Dan Haren could be a cheap option for Tigers rotation, but his health is a major concern

Otto Greule Jr

Angels right-hander Dan Haren battled injury issues last season, but could be a cost-effective option for the Tigers' rotation.

Before I dissolve into a fit of rage when I profile Carlos Villanueva, I wanted to take a look at someone that could actually provide some decent pitching in 2013 (provided he stays healthy): Dan Haren of the Los Angeles Angels.

Who is he?

Haren is a 32 year old right-handed pitcher who has some pretty awesome career numbers. In 10 seasons, he has a 119-97 record and 3.66 ERA. He strikes out 7.6 batters per 9 innings while walking just 1.9 per 9 innings. He never won a Cy Young during his years with the Oakland Athletics or Arizona Diamondbacks, but he did make three consecutive All-Star teams from 2007-2009. Last season, Haren battled a back injury for most of the year, going 12-13 with a 4.33 ERA and 1.291 WHIP, both of which were the highest figures he had since 2004.

Why should we care?

Prior to last season, Haren was one of the most dependable arms in baseball. From 2005 to 2011, he never pitched less than 216 innings in a season and his highest ERA during that span was 4.16 with the A's in 2006. Overall, he was 101-74 during that stretch with a 3.49 ERA. He strikes out a decent number of hitters and he hardly walks anyone. Simply put, when he's on, Haren is one of the best pitchers in the game.

Why should we stay away?

Haren's health is apparently so much of a concern that teams don't want to offer him more than a one-year contract. He was set to be traded to the Chicago Cubs for closer Carlos Marmol, but that deal apparently fell through because of Haren's health. Teams are concerned about his velocity, but I don't think anyone is sure whether his velocity dropped because of his injury or because of some other health problem(s).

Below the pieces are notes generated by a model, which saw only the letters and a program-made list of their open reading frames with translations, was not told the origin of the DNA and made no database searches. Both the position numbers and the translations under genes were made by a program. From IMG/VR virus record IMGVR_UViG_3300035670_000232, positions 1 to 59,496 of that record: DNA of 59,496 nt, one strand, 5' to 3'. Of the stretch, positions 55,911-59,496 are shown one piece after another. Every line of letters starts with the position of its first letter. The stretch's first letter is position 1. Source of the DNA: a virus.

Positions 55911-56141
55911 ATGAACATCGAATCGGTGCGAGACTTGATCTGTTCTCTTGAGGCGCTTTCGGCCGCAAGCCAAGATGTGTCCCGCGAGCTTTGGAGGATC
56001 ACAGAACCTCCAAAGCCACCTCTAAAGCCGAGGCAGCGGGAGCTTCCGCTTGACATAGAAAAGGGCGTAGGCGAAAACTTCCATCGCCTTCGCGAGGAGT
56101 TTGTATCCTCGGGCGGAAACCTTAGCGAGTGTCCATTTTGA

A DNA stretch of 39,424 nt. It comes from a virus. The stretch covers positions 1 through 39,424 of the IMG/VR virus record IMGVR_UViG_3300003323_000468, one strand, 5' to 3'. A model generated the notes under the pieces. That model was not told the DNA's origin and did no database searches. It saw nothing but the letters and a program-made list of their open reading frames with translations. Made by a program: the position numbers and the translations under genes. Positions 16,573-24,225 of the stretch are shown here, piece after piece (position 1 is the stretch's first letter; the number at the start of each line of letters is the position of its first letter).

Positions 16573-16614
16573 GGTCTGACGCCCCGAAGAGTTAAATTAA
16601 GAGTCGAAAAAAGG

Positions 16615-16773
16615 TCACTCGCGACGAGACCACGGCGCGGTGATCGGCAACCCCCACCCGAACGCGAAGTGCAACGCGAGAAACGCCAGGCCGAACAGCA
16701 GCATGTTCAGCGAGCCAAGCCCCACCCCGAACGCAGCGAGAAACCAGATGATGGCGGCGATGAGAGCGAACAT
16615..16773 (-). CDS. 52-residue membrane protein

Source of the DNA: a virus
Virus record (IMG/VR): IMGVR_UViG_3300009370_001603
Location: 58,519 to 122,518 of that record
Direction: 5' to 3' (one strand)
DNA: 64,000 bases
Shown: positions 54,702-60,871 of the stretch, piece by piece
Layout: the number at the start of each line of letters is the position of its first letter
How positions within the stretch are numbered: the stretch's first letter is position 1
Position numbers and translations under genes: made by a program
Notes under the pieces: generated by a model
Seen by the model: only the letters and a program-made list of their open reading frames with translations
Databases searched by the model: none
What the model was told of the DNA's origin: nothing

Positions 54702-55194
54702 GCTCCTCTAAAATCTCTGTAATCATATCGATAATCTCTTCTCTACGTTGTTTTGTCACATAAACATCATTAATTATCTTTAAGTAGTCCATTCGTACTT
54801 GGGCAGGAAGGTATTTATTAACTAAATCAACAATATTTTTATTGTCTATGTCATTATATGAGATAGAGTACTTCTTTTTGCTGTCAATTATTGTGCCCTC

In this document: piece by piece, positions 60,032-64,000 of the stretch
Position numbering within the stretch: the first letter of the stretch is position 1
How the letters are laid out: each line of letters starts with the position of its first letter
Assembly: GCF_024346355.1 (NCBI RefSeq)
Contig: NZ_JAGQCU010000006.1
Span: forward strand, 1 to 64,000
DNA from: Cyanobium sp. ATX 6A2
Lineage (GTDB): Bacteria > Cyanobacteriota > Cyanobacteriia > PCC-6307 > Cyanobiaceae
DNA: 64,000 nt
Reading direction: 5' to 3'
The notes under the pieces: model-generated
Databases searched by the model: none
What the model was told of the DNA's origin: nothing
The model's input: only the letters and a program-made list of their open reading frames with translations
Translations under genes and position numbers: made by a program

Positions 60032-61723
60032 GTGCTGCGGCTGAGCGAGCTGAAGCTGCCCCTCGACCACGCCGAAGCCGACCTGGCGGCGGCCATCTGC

I'm also concerned with Haren's recent drop in strikeout rate. Ever since he arrived in Los Angeles in 2010, he has only struck out 7.2 batters per 9 innings, a huge drop off from the 8.7 strikeouts per 9 innings he had during his time in Arizona. This is something that predates his injury troubles of 2012 and makes me wonder whether Haren was adjusting to a different style of pitching philosophy in Los Angeles -- their defense is pretty good, remember -- or if he is starting to show his age. While I would lean toward the former -- Haren only walked 1.2 batters per 9 innings in 2011, indicating he was attacking the strike zone more often -- I'm afraid that the latter is going to play a larger role moving forward.

Will he end up in Detroit?

I don't know that I see this one happening, but ask me again in a couple of months. If Haren is still available in January (or even February), the Tigers may pick him up if they fail to sign Anibal Sanchez. Haren is a solid pitcher who could provide some nice mentorship for the young pitchers on the staff, if not some decent production himself.

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